Beefalo Befuddlement in Grand Canyon
Grand Canyon National Park recently made international news when it advertised a call for “volunteers” to come shoot bison living on its North Rim. That invitation sparked 45.000 applications.
From this avalanche of interest, only 12 people will be selected by lottery. Each “winner” gets the right to shoot one bison and pack its carcass out of the park.
Grand Canyon is at pains to point out that this is not a “hunt” (as hunting is prohibited in most national parks), but a “lethal removal” to reduce the herd’s size. Moreover, there will likely be little chase involved, as these animals are quite habituated to humans, thus providing all the thrill of “hunting” dairy cows.
The herd has grown to an estimated 600 animals, which the park wants to reduce to around 200.
However, killing only 12 animals will make no discernible reduction in herd size. Moreover, new calves will quickly make up the difference, setting aside the dynamic that reproduction in animals such as coyotes often increases in response to human-induced mortality.
So, what is Grand Canyon really trying to do?
Well, it seems that the park itself does not know – and that is what has caused the problem.
How Did They Get There – an Origin Story
In the early 1900s, a rancher named Charles (“Buffalo”) Jones brought a herd of bison to northern Arizona to cross-breed with his cattle. In the depths of the Depression, he abandoned the project, leaving some of the hybrid herd behind. Its descendants, known alternatively as cattalo or beefalo, have lived in Arizona ever since.
Over time, drought and hunting pressure drove these beefalos onto the Kaibab Plateau, giving them access to Grand Canyon National Park. In recent years, that herd has increasingly sought refuge in the park, coming to congregate in a small, very fragile part of the park’s North Rim, where they have apparently learned that they will not be hunted (at least until now).
The remaining marooned herd now numbers around 600 animals. Because they are confined to a small space and do not migrate, the herd is damaging the soil, waters, and flora of the park’s Kaibab Plateau. For example, more than one-third of “special status” plants found in Arizona are found on the Kaibab Plateau.
Beefalo Science Fiction
In 2014, Grand Canyon was developing an evaluation of alternatives, which included removing the beefalo herd from the park altogether. But a group of officials under then-National Park Service (NPS) Director Jon Jarvis came up with the idea to declare these hybrids as native wildlife, which by law and policy could not be extirpated from the park.
That embarrassing reversal, unfortunately, did not settle the question of whether the beefalos are native or introduced. The reason for the hesitancy was that, if the beefalo were classified as exotic to the park, NPS policy dictates that such harmful invaders, if not manageable, should be eradicated, like the effort to eliminate Burmese pythons from the Everglades (see NPS Management Policy 220.127.116.11).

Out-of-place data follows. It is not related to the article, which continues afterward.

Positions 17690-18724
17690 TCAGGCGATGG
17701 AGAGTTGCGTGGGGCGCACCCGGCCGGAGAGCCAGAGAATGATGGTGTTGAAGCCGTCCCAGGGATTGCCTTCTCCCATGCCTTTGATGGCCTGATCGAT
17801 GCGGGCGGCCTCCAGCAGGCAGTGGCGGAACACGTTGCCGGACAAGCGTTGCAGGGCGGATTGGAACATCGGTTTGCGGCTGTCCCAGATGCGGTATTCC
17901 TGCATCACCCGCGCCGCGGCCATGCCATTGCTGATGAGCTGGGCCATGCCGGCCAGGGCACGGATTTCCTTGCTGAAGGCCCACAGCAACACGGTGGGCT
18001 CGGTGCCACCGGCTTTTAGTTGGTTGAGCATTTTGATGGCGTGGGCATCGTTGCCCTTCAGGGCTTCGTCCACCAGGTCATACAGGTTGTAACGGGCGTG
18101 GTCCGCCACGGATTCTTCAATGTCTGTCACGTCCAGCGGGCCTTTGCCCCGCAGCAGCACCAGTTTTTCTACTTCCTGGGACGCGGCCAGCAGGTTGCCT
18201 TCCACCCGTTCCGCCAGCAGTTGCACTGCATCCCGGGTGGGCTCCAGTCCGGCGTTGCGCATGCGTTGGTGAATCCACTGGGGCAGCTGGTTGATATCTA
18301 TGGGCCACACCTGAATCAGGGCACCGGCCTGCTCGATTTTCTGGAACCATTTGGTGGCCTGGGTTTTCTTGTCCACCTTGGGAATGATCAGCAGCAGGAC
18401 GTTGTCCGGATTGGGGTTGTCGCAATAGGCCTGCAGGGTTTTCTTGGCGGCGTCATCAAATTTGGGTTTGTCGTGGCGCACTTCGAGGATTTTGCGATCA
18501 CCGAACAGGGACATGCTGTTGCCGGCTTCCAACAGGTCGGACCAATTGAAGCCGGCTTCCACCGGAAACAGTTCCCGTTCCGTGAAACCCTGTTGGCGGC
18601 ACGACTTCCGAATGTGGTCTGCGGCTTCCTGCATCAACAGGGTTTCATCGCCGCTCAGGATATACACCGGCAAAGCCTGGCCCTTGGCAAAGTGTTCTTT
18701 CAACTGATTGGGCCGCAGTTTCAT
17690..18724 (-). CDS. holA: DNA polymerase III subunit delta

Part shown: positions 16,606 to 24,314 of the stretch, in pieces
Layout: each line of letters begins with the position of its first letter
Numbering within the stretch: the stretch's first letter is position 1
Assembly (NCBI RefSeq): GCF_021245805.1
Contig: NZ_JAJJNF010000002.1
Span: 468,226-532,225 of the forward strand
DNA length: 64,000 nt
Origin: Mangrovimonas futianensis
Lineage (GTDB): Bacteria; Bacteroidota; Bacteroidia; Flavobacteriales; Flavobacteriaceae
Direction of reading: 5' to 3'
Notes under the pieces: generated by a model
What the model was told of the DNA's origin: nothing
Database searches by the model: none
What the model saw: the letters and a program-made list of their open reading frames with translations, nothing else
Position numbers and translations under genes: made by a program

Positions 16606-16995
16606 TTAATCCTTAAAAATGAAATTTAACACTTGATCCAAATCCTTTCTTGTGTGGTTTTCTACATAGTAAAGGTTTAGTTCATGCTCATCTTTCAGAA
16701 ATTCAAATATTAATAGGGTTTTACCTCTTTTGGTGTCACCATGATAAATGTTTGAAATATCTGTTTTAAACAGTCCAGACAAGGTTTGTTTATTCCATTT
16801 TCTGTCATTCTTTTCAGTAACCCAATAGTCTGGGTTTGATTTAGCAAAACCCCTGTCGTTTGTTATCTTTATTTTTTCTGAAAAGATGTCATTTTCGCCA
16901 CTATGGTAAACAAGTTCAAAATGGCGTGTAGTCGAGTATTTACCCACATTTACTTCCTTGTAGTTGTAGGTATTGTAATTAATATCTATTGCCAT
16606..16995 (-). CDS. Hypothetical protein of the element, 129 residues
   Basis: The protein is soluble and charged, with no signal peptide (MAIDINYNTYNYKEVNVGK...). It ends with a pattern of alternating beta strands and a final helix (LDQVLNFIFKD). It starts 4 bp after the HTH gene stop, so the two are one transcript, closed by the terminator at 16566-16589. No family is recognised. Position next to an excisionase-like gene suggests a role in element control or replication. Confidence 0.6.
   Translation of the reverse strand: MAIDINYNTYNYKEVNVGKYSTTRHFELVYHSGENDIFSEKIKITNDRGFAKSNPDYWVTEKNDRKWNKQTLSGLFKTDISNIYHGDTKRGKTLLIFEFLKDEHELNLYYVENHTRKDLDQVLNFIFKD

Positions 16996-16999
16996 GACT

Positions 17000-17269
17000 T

So, the Park Service punted, leaving the question unanswered.
Indecision Reigns – Remain a Little Bit Pregnant
Instead, in 2017, a year after it withdrew claims that the animals were native wildlife, the NPS reached an “initial” decision to reduce the herd to 200 animals.
That initial decision is what is now being implemented some 4 years later. The net result, though, begins the transformation of Grand Canyon from a national park into a game farm. These initial dozen “volunteers” will likely grow in number with each succeeding year, so that, soon, scores of these armed non-hunters will be escorted by Arizona Game & Fish (Grand Canyon’s “partner” in this exercise) to lethally remove beefalo.
This, of course, is much to the delight of Arizona Game & Fish, which is managing the lottery and reaping the interests of thousands of folks who want to come to Arizona to shoot something.
Another indication of NPS’s deliberate ambiguity can be found in a new fact sheet, in which Grand Canyon falsely declares that these beefalos have outgrown their cattle genes and now exhibit the “wild behavior” of bison. It may be that some Grand Canyon officials entertain the fiction that these animals are both wild and native, but the fact that some visitors like viewing bison at Grand Canyon is no more justification for keeping these beasts there than the park introducing giraffes and zebras because they, too, would be real crowd pleasers.
Besides the biological/legal status of these beefalo, the Park Service’s current approach leaves a lot of other unanswered questions, such as:
- How fast and by what methods Grand Canyon will proceed to cut this herd by two-thirds;
- By what criteria would 200 be a manageable size; and
- What will be the ultimate disposition of this herd – is the idea to keep a 200-animal herd in perpetuity?
Furthermore, the NPS approach appears to be very limited. For example, NPS has eschewed suggestions by –
- Humane groups that the park use fertility controls to quickly shrink the herd, as has been done in other cases;
- Wildlife groups that the park reintroduce Mexican gray wolves and other predators to help return natural balance to that ecosystem; or
- Tribes that they simply be allowed to take the whole herd and transplant them someplace where they are not invasive nuisances.
Unfortunately, the quality and nature of Grand Canyon and Park Service decision-making on this resource challenge has been slow, secretive, timid, and highly politicized. The Park Service desperately needs new leadership that is willing to openly take on conservation challenges in order to resolve them, not to simply kick the can down the road.
Jeff Ruch is the Director of PEER’s Pacific office, having formerly served 22 years as the Executive Director of PEER.